This is a hard question. If I could just go anywhere, I would want to go to Peru, Cape Town, or some place in the Middle East. I prefer to see places and experience cultures that significantly differ from my own. However, I am a little scared about traveling some places as a transgender person.
Who designed the book cover for the book you are touring?
My publisher, Pride Publishing, helped with the cover art, and it was designed by Kelly Martin. I provided some character descriptions and got to choose from three designs. I would be willing to share the other two that didn’t get chosen for any fans who are interested. I thought it turned out really well. I love the Montana mountains in the background.
Now for an Excerpt:
We sat on his sofa, me sipping water through a straw and listening to a punk rock station that Stormy had found just for me. He held a bag of ice in a washcloth against my jaw for me, and I eventually laid my head on his lap to make it easier to ice.
“I know it’s hard to talk, but I don’t know what transgender means. Would you explain it to me?” he asked.
Moving my mouth the best I could, I shared my story with Stormy. I told him how I’d never felt like a girl but rather a boy always trying to be something he wasn’t. I told him about the baggy clothes in high school, the sports bras and binders to squish down my breasts, and Oakley, loving me as a girl but not as a man. I even told him about the suicide attempt. At this point, I figured he had already seen me get assaulted. He had already seen my vagina. Everyone in town already knew. What more could I lose?
He just listened in intent silence. Surprisingly, words flooded out of my swollen jaw, and I kept drooling as I talked. Stormy wiped it away with the washcloth and kept listening. The hours flew by until I saw the sun shining in through his blue curtains and heard the early birds chirping outside. I was exhausted.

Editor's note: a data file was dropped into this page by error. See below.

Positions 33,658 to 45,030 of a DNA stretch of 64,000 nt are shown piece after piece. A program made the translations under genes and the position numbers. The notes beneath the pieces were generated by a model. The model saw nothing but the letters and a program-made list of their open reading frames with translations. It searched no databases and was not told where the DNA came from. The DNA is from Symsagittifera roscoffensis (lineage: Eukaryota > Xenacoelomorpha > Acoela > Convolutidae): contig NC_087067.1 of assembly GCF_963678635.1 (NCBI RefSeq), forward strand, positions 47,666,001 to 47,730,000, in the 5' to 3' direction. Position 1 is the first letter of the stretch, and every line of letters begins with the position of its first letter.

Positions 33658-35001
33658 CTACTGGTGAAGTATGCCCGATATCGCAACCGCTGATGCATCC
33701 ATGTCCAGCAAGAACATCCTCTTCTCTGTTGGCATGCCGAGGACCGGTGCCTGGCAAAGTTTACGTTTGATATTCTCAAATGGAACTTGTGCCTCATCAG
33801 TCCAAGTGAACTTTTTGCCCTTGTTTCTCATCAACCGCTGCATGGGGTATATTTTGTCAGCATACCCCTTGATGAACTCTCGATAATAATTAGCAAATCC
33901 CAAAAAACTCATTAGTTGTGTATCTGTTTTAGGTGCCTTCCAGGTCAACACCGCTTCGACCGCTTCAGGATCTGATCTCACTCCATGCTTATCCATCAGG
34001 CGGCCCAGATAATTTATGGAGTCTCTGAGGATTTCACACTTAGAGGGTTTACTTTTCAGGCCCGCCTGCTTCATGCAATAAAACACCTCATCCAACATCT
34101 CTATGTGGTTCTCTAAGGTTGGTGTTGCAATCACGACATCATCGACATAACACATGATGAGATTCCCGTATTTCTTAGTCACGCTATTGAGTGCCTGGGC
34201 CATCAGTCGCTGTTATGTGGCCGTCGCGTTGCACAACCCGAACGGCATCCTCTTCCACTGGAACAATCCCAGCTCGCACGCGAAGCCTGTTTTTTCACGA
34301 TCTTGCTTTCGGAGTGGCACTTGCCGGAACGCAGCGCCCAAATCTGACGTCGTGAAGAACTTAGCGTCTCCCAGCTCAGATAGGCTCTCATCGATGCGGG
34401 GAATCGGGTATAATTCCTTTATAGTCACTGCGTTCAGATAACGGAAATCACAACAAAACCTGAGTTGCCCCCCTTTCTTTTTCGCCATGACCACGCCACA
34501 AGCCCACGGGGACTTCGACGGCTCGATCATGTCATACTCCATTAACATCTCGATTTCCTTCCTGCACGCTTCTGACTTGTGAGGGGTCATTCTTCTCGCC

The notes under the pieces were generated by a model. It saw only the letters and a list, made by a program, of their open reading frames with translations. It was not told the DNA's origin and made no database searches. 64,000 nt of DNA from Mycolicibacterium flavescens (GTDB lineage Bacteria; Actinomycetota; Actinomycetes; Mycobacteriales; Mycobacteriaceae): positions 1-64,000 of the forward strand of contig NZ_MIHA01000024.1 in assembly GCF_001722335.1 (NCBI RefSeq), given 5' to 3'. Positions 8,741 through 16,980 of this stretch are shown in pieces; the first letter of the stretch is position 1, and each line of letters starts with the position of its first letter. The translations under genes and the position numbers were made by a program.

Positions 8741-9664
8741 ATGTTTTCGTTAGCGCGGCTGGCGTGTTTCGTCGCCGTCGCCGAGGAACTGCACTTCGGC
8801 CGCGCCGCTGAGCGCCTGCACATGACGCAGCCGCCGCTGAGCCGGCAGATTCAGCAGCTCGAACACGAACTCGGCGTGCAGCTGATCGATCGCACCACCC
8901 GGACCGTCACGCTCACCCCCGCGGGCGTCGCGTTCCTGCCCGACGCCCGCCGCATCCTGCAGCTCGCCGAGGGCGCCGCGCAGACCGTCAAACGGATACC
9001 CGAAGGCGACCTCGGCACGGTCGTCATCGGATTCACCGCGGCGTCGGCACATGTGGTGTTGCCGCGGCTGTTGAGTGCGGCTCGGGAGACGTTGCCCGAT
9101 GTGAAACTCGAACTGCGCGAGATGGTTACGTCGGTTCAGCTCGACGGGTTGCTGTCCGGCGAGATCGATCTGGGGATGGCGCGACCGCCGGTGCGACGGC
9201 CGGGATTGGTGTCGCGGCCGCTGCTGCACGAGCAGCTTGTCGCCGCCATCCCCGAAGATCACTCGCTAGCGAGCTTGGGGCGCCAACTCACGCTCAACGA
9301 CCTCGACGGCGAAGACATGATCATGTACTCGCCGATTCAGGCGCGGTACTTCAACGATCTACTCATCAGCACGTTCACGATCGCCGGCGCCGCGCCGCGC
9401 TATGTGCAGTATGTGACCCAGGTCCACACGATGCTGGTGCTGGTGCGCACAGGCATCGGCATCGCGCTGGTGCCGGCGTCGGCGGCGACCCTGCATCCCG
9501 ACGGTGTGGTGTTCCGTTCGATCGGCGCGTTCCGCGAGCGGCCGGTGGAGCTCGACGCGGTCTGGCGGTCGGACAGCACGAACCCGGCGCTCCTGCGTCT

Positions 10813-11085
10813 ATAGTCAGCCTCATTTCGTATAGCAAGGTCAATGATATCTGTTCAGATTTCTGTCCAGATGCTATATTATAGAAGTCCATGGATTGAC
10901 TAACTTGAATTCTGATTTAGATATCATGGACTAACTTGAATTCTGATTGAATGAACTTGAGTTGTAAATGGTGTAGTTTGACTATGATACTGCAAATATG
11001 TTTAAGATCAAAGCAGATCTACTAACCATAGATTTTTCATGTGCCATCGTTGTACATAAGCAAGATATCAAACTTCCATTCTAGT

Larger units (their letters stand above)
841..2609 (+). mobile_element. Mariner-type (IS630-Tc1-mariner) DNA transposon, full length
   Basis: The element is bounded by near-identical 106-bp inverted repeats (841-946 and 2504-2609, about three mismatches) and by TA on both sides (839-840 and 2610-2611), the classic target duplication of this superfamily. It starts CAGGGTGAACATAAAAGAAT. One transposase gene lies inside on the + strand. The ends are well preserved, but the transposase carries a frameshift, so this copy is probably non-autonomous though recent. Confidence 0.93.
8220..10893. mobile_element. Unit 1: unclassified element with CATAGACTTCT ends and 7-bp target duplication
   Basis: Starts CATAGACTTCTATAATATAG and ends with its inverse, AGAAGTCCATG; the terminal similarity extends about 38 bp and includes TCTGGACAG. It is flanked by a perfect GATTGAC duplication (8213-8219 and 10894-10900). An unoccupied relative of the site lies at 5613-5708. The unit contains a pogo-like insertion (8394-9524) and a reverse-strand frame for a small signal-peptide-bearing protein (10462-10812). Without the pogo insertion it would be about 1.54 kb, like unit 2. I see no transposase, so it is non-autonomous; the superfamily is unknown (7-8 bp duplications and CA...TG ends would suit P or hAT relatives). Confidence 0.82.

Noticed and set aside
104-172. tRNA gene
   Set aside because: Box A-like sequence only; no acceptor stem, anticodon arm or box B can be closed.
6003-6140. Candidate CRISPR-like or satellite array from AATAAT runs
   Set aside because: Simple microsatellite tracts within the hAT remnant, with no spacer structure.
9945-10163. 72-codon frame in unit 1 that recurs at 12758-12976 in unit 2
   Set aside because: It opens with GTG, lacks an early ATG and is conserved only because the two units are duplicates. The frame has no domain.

Carey PW (he/they) is a debut author, college instructor, and mental health counselor. Carey is currently completing his next manuscript, Acing the Game.
Carey lives in Montana, and identifies as nonbinary, transmasculine (AFAB) and panromantic asexual. Due to the lack of resources in rural communities, Carey has discovered that writing about his lived experiences is a therapeutic outlet for him and hopes that his readers relate to his own personal struggles and triumphs shared through his characters’ narratives. Carey is particularly interested in exploring relationship conflicts around sexuality and gender differences. He has also worked as a high school writing instructor and college writing instructor, earning a B.A. in English Literature, a M.Ed. in English Education, and Ph.D. in Social Foundations of Education all from the University of Georgia. In 2020, Carey earned his second M.Ed. in Counselor Education and works as a licensed clinical professional counselor, LCPC. He has a strong passion for working with the unique mental health issues of the LGBTQIA+ community.
Readers can learn more about Carey from his blog, www.careypw.com. When he is not writing, Carey is busy training for marathons, parenting his six cats, sharing his culinary talents on social media, serving on the board for the nonprofit Center for Studies of the Person (CSP) and learning photography.
Carey PW loves to hear from readers. You can find his contact information, website and author biography at http://www.pride-publishing.com.
Author Blog: www.careypw.com